If we wind ourselves into moral knots we sidestep the obvious: that in general women sell and men buy because women have less money than men. This is the basic formula for the degradation of both sexes. What then are we to do with a society where it is expected that women will be at the sexual (and other) service of men; where men and women are locked into a power relation the key to which is money?
Prostitutes: Our Life begins here and exposes a sexuality which is shaped by finances and disparity of power. It also exposes the laws which protect this sexuality and in the name of morality attack the women who are expected but who refuse to be its passive victims. It’s true that women who rent their bodies to give their children a better start in life may end up by losing custody of those children. But surely the laws that make that happen are to be assailed, not the mother’s efforts!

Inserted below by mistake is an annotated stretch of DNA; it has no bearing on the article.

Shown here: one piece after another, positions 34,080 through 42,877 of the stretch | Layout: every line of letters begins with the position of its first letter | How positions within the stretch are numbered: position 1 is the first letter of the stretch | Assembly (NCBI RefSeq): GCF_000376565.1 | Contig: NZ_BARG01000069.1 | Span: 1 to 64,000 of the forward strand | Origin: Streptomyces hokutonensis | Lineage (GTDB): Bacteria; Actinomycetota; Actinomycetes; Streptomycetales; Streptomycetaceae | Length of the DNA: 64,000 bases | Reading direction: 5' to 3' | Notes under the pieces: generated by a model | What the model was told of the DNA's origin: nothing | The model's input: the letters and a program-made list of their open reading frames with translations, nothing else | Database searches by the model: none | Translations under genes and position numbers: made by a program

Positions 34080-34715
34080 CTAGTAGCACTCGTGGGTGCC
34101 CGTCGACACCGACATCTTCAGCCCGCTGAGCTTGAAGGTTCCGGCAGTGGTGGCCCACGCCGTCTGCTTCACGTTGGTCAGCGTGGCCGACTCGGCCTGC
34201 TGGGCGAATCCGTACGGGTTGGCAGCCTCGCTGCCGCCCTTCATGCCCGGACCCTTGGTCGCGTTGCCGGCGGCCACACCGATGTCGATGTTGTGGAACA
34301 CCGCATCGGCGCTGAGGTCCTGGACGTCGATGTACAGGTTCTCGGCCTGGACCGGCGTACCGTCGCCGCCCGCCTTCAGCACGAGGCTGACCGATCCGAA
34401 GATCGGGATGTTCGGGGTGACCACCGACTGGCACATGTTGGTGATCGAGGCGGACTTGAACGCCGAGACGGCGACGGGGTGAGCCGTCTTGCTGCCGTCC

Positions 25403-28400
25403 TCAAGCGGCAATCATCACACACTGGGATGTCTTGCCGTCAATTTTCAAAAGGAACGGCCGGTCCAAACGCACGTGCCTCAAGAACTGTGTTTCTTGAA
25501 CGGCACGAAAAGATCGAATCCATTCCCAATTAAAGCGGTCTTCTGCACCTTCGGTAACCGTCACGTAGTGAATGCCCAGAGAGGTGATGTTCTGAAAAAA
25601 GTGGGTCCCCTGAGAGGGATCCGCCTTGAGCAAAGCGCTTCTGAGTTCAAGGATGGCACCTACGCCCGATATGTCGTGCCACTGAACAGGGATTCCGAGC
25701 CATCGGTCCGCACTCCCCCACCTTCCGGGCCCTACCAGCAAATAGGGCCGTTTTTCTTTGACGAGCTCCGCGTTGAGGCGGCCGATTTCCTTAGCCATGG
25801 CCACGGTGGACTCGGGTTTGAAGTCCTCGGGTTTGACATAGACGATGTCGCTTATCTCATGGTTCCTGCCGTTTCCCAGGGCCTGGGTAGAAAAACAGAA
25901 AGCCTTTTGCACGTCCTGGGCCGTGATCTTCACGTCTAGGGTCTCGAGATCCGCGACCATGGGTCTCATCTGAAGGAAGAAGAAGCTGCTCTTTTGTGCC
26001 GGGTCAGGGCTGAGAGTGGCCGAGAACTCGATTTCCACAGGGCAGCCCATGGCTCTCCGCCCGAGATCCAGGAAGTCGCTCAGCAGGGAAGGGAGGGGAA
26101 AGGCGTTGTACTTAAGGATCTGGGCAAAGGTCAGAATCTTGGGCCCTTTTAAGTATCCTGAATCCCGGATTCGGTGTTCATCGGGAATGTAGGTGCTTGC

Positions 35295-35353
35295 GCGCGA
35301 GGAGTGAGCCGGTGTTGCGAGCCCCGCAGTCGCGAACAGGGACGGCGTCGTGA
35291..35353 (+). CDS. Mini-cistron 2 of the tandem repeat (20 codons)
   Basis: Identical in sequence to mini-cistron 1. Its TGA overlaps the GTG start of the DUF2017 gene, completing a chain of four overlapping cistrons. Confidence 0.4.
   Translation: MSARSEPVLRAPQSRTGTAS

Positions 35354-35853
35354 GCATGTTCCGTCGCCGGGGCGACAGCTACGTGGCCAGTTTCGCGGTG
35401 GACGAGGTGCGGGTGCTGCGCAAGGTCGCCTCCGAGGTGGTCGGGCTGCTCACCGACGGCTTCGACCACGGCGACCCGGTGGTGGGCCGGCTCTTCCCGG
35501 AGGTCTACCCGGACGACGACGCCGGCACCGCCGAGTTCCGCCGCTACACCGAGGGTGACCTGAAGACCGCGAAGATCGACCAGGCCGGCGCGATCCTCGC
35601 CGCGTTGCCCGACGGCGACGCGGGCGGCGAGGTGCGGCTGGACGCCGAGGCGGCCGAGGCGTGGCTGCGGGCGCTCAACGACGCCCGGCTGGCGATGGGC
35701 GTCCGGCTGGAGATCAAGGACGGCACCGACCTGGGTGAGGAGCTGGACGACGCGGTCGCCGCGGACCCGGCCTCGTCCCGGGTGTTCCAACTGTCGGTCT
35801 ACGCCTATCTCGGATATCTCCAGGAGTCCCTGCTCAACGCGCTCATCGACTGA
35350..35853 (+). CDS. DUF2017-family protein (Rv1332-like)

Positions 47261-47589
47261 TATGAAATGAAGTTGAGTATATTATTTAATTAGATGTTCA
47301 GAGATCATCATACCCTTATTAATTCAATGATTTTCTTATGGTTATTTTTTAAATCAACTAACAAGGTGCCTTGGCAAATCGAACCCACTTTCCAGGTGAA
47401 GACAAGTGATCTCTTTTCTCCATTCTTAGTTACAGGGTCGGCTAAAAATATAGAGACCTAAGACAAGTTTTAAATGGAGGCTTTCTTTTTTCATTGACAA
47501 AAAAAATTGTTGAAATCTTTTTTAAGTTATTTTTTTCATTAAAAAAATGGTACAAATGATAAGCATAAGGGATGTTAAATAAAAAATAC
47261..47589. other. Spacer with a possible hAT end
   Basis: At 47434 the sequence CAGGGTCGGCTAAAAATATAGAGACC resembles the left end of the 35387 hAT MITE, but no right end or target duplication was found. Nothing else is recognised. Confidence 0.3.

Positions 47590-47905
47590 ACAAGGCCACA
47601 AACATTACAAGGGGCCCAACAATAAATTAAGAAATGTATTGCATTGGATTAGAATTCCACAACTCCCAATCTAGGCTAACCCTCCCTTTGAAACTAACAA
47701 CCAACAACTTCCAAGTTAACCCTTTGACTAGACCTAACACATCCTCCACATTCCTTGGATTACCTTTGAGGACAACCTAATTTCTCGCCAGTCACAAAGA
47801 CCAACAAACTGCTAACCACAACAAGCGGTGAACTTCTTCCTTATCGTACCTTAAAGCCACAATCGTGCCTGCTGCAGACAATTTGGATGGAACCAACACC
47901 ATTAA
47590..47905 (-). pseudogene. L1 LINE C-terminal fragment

Elsewhere the English Collective of Prostitutes has written: ‘If going on the game is violence in itself, it’s also a fight against violence, the violence of poverty.’ The prostitutes in the book don’t claim that ‘much larger allowances for single women with children’ or ‘better pay for women’ by themselves will end prostitution, but they will most certainly increase options.
Prostitution will end when we can all give everything away out of love and plenty. Meanwhile, let’s get the laws off our backs; they frame the morality which judges and divides us. Once the barriers begin to fall, we can find out what we have in common. For those of us not prostitutes, that will mean a long hard look at our own lives in all the places we live them – down a mine, in an army, in a typing-pool, at the writing-desk or in a bed.